Half a croissant, on a plate, with a sign in front of it saying '50c'
h a l f b a k e r y
Not so much a thought experiment as a single neuron misfire.

idea: add, search, annotate, link, view, overview, recent, by name, random

meta: news, help, about, links, report a problem

account: browse anonymously, or get an account and write.



Heated License Plates

CCDs deal poorly with heat
  (+9, -3)
(+9, -3)
  [vote for,

This idea presumes that red light infraction cameras use digital, or CCD imagers. I know some use film and this invention won't work for film.

I propose a heating element be adhered to the backside of the license plate to heat the plate to 200-300°F above ambient temperature. Maybe more....

If a license plate is strongly heated, the resulting digital image of the plate will be blown out, overexposed, because CCDs are sensitive well into the IR range.

Depending on how much IR filtering is present at the imager--and most have IR filters but can't completely eliminate IR--the license plate may be unreadable.

As a do-it-yourself proof point: If you have a digital camera or camcorder point it at, say, a candle, and see that a large vertical spike of light surrounds the hot spot and that the candle flame itself has virtually no detail. It is upon this observation that I base this idea.

Yes, the idea has weaknesses. It requires experimentation to see if it works and, if widely adopted countermeasures could be implemented, but it would also be virtually undetectable by visual inspection.

bristolz, Oct 15 2005

WA Post: "Drivers Try an Anti-Photo Finish" http://www.washingt...A222-2004Jul20.html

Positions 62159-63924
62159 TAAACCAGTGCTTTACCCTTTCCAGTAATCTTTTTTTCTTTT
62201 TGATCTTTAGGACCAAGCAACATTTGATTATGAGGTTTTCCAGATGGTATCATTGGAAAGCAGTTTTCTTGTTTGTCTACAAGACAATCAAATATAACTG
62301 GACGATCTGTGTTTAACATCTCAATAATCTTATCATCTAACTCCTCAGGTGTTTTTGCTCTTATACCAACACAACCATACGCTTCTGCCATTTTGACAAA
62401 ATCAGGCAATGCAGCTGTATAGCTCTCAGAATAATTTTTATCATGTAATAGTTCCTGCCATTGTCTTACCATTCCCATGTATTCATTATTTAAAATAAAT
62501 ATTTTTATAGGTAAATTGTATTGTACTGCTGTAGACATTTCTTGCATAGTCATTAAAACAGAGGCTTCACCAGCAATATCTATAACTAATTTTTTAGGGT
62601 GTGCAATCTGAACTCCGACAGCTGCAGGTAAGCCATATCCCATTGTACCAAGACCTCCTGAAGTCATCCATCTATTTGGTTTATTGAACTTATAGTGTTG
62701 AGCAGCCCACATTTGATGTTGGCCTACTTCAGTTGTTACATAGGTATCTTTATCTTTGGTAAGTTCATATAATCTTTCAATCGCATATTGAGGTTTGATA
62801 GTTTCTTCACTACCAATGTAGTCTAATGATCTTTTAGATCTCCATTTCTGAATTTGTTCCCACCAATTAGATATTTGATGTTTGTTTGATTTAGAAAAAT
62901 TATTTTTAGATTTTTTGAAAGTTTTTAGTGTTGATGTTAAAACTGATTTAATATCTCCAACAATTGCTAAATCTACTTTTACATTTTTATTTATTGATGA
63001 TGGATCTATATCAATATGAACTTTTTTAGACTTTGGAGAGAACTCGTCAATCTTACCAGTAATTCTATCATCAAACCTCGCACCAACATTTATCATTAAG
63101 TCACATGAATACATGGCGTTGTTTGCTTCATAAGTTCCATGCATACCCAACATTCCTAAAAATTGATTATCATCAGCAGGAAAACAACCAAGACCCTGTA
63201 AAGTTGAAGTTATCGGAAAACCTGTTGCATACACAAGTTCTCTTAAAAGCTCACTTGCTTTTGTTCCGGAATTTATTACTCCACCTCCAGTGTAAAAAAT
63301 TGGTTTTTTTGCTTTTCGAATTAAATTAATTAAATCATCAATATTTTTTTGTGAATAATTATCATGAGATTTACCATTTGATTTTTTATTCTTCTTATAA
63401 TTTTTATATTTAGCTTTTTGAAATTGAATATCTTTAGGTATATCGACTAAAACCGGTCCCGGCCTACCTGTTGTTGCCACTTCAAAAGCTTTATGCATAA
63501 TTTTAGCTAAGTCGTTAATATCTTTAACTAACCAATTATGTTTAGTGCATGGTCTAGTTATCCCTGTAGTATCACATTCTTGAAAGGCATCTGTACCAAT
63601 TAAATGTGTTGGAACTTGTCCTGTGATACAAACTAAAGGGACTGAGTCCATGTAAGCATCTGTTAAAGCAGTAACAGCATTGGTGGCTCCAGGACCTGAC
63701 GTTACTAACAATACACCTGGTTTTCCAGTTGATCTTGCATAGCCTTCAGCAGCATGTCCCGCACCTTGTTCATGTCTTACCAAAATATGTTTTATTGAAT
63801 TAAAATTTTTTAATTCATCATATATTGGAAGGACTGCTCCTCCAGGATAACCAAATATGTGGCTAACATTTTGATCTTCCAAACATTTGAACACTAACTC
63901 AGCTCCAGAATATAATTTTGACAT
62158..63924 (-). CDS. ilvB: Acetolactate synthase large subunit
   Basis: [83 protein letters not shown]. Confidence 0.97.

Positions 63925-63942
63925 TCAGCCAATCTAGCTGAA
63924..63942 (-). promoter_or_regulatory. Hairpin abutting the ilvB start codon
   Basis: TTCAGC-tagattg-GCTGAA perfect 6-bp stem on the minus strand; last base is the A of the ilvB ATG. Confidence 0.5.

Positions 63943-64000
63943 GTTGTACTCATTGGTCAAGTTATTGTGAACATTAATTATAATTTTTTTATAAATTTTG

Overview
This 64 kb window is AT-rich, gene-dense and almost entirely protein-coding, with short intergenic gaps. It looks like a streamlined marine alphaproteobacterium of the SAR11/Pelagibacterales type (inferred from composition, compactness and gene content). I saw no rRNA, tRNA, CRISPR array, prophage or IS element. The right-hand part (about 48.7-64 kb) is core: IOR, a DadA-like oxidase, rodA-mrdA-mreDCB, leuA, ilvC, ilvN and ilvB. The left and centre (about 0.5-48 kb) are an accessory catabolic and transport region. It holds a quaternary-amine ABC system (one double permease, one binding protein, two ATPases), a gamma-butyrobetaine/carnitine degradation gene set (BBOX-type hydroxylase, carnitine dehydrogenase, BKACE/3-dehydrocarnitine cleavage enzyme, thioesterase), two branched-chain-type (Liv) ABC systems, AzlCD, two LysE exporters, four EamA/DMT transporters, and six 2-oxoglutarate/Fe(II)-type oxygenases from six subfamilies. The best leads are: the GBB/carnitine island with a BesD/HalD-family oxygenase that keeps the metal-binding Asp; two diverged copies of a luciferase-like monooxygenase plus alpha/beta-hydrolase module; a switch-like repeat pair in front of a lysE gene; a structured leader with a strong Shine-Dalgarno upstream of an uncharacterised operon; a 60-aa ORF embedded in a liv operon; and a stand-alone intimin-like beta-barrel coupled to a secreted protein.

Talks a bit about this subject and some of the thing people are trying as well as the gist of the laws that govern license plate legibility. [bristolz, Oct 16 2005]

About.com: "License Plate Brackets - Can You or Can't You?" http://austin.about.com/b/a/028567.htm
An article talking about Texas law prohibiting many license plate frames and all covers. [bristolz, Oct 16 2005]


       Good idea but bad solution. You could indeed flood the camera with IR light and the best way to do this would be to inset lots of IR LED's into the plate. The type they use in remote controls would be perfect. On the picture you would just see a bright spot and with human eyes you would see nothing. Heating the plate to create this amount of IR light would take a lot of energy from your alternator and the police would spot the heat-wave/melting plastic miles away!
AliMon, Oct 15 2005

       But they wouldn't notice all the holes drilled in the plate for the LEDs?
bristolz, Oct 15 2005

       A small point, but could we maybe use these to defeat speed cameras instead of red light infraction cameras. Jumping red lights strikes me as being just the wrong side of too dangerous - maybe because I live in London. Interesting plan though, cameras such as these have proven fairly simple to fool in the past.
wagster, Oct 15 2005

       no need to drill holes.. just a plastic cover layer - I don't have any holes drilled in my tv 'information panel' the leds just shine through. To look at its just a piece of plastic
AliMon, Oct 16 2005

       But plastic covers are illegal in many--most--jurisdictions.
bristolz, Oct 16 2005

       During a Canadian winter the steam alone may be enough to obscure the picture.   

       No, I don't get out much lately. I have, however, often wondered how to defeat cameras in general and know that IR sensitivity is an Achilles heel in digital imaging systems and a weakness I have witnessed myself. As one example, many camcorders are able to "see" their remote control unit's light signals and show them as a vaguely bluish light in their resulting video. Really, though, this is just speculation posited as an invention idea and I haven't any real practical experience or knowledge to back up my claims.